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What could possibly go right? So, as easy as it sounds, it seems to be it could potentially be such a loaded question, What could possibly go right? But the things that I ponder and go through my mind, I’ll tell you the words that that come up for what could possibly go right? Young people, children, choosing to do something different than what we as adults have just been thrown into or the old ways. They get to make these decisions about who they want to be and who they choose, just self authored identities. I see it so much in the generation of today, the millennials, and those thereafter, of really claiming who they see themselves to be, and how they don’t want to be put into boxes. It’s refreshing that they want to exist in a world that is truly liberated and free, and that they see each other. They’re not afraid to talk about gender identity, culture, celebrating languages, and beliefs, or the lack of. Just be able to exist. I’m really moved by that. I’m really inspired by it in my own life, being a Seattleite but raised in the Deep South, where there were very defined walls of who we were, or who I am as a black person, as a black woman. I’m raised by a single parent mother.

What could possibly go right is real liberation for our children and us creating a strong foundation for them to climb and exist and to jump into, fly the way that they want to. I feel like what else could go right in my own personal life, is learning to heal from trauma. I’m doing what I need to, in order to bring it to the surface, no longer put a bandaid on it and figure out what do I need to do? Who do I need in my life? What changes do I need to make to allow those wounds to properly heal? There’ll be scars, there’ll be marks and that’s okay. I know what the root of the problem was, and it is healed. And over time, it will fade. Somebody asked me the question: You work with children and you ask them to speak their truth and to speak with purpose, but how was that happening in your own personal life? And I was stuck. I didn’t really have an answer. I see so much of what I want in myself in them, that it’s easy for me to show up for them, but not myself.

So what could possibly go right is I deal with the things that have held me back from speaking my truth and speaking up and really knowing my own self authored identity. I have this vision of myself and a world that I want to live in. Part of it comes from us saying less and doing more, in terms of vocal toning. People need vocal toning, so I’ll explain in my mind what vocal toning is. The way I imagined vocal toning to be and the way that I’ve experienced it and the way I see it in my world, as a way for us to come together, is people coming out in nature. People sitting in the grass, people sitting in places and spaces that are open and free, and allowing whatever is there to come up, and it’s through our voices. So just as monks are able to use their voices to do different chants, we are sitting as humans, allowing whatever is coming up in our throat, in our heart chakras, to have voice but not necessarily through words; through, if necessary, a laugh, through wailing if it has to be a cry, through it could be song, but we are all putting our feelings out through sounds, and allowing them to connect in ways that don’t need words. Just need us to be present. I just think there’s power in that. I know that there’s power in gathering, there’s power and energy, there’s power in frequency. I just want us to stop talking so much, and sometimes get rid of the static that’s in our lives and work on the inner connection, self reflection, being vulnerable with others, in a space that is brave and healing, and allow those things just to come up and take journey, take flight, knowing that others around you are doing the same. What may start out as a wailing sound or trauma may end up as a laugh, as a warm vibration and energy that comes out. But get there either way. So those are some of the things that are could absolutely 100% possibly go right.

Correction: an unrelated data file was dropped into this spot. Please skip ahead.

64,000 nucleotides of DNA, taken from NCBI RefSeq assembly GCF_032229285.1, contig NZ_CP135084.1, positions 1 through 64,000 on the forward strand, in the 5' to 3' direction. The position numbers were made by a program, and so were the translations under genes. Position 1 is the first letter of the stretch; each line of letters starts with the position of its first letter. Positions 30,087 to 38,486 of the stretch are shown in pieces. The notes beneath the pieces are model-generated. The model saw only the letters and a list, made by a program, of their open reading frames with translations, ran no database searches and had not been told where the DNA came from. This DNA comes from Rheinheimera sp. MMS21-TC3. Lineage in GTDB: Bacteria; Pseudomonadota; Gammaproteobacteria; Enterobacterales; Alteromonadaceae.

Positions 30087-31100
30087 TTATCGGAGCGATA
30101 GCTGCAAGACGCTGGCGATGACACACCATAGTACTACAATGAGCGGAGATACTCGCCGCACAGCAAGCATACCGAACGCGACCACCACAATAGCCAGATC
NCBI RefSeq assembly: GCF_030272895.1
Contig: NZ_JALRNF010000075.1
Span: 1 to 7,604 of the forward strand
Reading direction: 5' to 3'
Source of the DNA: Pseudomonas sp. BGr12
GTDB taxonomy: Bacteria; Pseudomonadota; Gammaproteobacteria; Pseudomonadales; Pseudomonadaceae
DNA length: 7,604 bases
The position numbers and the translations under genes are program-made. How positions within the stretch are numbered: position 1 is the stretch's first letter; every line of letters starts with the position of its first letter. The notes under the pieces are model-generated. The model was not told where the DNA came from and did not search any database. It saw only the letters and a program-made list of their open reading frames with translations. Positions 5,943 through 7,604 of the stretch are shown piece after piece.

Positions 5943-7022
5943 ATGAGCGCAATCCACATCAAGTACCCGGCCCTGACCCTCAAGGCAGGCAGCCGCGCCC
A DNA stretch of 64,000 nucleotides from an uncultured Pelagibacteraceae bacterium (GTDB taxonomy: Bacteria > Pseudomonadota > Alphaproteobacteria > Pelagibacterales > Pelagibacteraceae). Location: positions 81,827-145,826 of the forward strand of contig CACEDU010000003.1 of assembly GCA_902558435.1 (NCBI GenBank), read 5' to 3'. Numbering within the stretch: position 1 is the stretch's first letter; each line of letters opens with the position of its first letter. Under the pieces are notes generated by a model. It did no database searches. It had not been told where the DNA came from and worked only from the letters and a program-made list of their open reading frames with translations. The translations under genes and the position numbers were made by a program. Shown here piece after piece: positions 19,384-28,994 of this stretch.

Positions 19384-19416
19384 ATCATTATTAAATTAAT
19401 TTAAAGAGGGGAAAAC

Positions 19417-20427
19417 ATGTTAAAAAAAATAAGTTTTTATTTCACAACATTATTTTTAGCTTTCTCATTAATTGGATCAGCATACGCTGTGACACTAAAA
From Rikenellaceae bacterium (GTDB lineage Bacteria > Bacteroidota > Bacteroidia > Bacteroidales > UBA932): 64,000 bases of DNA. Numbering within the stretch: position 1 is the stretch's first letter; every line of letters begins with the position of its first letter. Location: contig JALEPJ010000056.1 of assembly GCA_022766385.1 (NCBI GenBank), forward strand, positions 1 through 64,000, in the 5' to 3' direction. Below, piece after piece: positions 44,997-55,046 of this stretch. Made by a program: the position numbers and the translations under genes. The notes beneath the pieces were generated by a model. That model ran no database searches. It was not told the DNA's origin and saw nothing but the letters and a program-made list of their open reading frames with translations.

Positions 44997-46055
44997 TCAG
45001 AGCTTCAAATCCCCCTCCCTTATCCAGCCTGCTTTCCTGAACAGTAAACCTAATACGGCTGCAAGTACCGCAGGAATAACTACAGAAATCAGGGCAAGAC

Vicki Robin

So I think you can anticipate my next question, which is, you’ve brought up young people, you’ve brought up healing trauma, you’ve brought up a more natural present self expression as a longing for the world you want to live in. So where are you seeing that now? Is it in the sort of Fridays for the Future Greta people? Is it in performing arts? Is it in hip hop? Where do you see young people claiming their voices in a way that isn’t just only fury, sort of stabilized fury, like the fury is just a single tone that never changes? But where do you see this? Where do you see the fluidity? I want to see what you see.

Toyia Taylor

I see it, I’ve been a part of it, I just don’t see enough of it. So yes, I see in open mics, where scholars and young people or intergenerational gatherings and we’re speaking our truth right. Through our program, through We.APP Speak with Purpose. I’m seeing it in the classroom starting to blossom. The seed is planted. I just don’t see enough of it. Then I see those who that is their natural gift from the Creator, that they’re storytellers coming forth, whether it’s in public or it’s through a book or it’s through the visual arts. I see it, I just don’t see enough of it. And you can go down a rabbit hole that a lot of it is because, especially in the schools, a lack of funding, especially in marginalized communities, and schools that don’t have the resources. But you’re right. Historically, it has been through protests, it has been when young people must speak up. They’re tired of being choked. They’re tired of being silent. They are fighting for breath, that they come up, and you hear their voices. You hear it in healing circles, in places, community spaces that are doing restorative practice and healing circles. I just want more of it. I want it to be lifestyle, I want it to be the everyday norm. That’s what could go right. That, as opposed to, we’re in this routine of get up in the morning, nine to five, and the thing that’s most important to us is how to make a dollar. Why can’t it just be the opposite, of how do we heal each other? How do we connect through a hug? Or through, I love you. I see you. Yeah, I just need a shift.

Vicki Robin